Hunter is a transgender woman, and the ACLU’s Transgender Advocacy Project Coordinator.
She said it’s all about getting everyone on the same page about who transgender people are, not shutting the door on their identity.
“We need to keep educating folks about what it means to be transgender and help them understand what having a gender identity that is different from the sex that you were assigned at birth is all about,” Hunter said. “Good education brings folks back around to understand that we’re all human and have a common interest.”
Senator Casperson could not be reached for comment today, however back in March, when he first announced that he had plans to introduce this legislation, he said: “In the pursuit of social justice, this so-called draft guidance document creates numerous problems from the elimination of parental authority and notification, to threatening student safety and beyond. My bill would stop this policy dead in its tracks.”
Stay with 6 News for updates on this continuing story.
A Michigan state senator has proposed a “bathroom bill” similar to those in other states, drawing fire from groups opposed to such a move.
Senate Bill 993, written by Senator Tom Casperson (R-Escanaba), requires schools to make a “reasonable accommodation” to a student who identifies their gender as different from their “biological sex”.
But the bill says the accommodation may not include “the use of a pupil restroom, locker room, or shower room designated for use by pupils of the opposite biological sex if pupils of the opposite biological sex are present or could be present.”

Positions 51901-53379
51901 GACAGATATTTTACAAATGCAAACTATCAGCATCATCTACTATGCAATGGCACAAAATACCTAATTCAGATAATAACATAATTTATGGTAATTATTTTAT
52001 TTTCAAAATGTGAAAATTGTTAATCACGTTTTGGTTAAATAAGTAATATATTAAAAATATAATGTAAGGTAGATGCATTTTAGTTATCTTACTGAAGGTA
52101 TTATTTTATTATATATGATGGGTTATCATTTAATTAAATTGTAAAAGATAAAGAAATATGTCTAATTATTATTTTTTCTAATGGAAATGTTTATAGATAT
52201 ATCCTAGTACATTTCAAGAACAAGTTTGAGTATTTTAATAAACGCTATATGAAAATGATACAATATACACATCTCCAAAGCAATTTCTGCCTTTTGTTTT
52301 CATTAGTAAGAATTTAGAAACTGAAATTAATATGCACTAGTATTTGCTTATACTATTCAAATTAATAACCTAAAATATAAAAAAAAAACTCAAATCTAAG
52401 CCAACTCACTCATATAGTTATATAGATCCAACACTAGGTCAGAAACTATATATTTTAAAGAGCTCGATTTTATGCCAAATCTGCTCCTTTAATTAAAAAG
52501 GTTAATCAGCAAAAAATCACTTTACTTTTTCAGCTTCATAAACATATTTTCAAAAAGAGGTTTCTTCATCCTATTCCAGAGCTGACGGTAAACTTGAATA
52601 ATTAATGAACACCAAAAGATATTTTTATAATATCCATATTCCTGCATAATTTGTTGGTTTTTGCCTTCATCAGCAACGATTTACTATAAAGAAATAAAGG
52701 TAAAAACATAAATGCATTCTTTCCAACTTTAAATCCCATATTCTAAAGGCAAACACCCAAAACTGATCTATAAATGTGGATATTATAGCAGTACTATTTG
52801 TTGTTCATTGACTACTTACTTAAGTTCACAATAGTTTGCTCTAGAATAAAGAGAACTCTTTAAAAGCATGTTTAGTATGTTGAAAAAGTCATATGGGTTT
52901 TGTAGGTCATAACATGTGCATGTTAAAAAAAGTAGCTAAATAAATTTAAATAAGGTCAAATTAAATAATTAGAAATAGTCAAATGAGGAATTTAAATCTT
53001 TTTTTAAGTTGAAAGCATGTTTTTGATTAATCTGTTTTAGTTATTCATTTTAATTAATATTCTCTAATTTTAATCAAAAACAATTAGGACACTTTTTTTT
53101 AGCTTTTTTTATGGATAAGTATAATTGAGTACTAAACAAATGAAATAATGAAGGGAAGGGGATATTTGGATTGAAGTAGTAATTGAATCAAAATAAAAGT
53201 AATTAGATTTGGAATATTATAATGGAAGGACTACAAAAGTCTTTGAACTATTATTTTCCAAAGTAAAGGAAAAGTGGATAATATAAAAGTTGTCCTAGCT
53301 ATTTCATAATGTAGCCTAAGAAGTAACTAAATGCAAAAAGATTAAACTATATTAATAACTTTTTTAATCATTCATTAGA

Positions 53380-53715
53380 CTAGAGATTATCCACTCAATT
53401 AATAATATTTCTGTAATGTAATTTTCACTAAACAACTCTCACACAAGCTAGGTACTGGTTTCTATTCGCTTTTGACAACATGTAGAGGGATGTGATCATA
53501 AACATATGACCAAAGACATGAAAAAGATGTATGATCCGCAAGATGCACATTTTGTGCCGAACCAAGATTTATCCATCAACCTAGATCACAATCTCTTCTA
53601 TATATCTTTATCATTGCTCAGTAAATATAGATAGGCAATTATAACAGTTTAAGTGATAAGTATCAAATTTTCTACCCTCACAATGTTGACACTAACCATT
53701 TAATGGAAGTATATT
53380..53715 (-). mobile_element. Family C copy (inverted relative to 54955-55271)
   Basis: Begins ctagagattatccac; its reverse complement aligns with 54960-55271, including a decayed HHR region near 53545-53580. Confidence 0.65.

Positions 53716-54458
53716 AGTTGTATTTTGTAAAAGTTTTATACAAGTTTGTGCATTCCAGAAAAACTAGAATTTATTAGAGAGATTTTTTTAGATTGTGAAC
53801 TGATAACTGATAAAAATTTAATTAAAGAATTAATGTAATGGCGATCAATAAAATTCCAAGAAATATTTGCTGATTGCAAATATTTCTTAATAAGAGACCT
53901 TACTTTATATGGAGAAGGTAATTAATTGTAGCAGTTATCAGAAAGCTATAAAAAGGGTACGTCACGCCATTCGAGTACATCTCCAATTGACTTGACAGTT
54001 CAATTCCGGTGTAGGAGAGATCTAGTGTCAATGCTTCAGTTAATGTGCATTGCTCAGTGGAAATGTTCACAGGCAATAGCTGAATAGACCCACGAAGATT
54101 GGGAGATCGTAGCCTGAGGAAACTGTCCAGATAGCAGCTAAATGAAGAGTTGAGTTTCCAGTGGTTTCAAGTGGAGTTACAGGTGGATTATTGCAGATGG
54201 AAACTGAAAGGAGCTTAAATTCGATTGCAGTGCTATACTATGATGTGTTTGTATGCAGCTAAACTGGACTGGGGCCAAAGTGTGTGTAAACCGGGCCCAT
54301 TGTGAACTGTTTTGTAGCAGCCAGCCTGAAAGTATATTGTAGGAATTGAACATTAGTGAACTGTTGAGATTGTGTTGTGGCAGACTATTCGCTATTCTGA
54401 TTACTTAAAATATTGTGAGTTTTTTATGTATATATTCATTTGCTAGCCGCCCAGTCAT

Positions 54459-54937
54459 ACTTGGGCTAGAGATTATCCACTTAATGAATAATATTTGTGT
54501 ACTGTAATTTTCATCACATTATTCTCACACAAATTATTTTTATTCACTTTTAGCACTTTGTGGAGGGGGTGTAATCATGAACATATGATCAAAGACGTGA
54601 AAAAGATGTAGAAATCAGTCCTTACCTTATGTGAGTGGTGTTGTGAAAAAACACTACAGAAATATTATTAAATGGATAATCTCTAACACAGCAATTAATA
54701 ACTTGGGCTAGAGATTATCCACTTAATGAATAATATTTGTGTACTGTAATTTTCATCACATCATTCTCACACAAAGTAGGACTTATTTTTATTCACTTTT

The bill says schools and school districts can set up a “single -ccupancy restroom, unisex restroom, controlled use of a restroom, locker room, or shower room that is designated for use by faculty.”
Similar bill have sparked protests in other states, most notably in North Carolina.
Progress Michigan, in a press release, decried the bill as a “gender discrimination bill that stokes fear of the transgender community and will open the door for more bullying and harassment of an already marginalized group of students.”
This bill is wrong,” said executive director Lonnie Scott in the same release. “The last thing we need is Michigan Republicans like Tom Casperson policing student bathrooms and locker rooms and putting Michigan back in the national spotlight for again refusing to protect marginalized people in our state. Transgender students — like all students — deserve respect and equal treatment, they don’t need conservatives like Tom Casperson telling them how, when and where to use public facilities.”
Equality Michigan, a group that represents the interests of the gay, lesbian, bisexual, and transgendered communities, launched a petition drive to stop the bill.
“Senator Casperson and the other members of the legislature need to hear a loud and clear message from you: This is not who we are” the group said in a release.
Senate Majority Leader Arlan Meekhof told the Associated Press that the legislation is not a priority for the Senate. It’s been assigned to a committee.
6 News reporter Alexandra Ilitch is working all sides of this story and will have more tonight on 6 News at 11.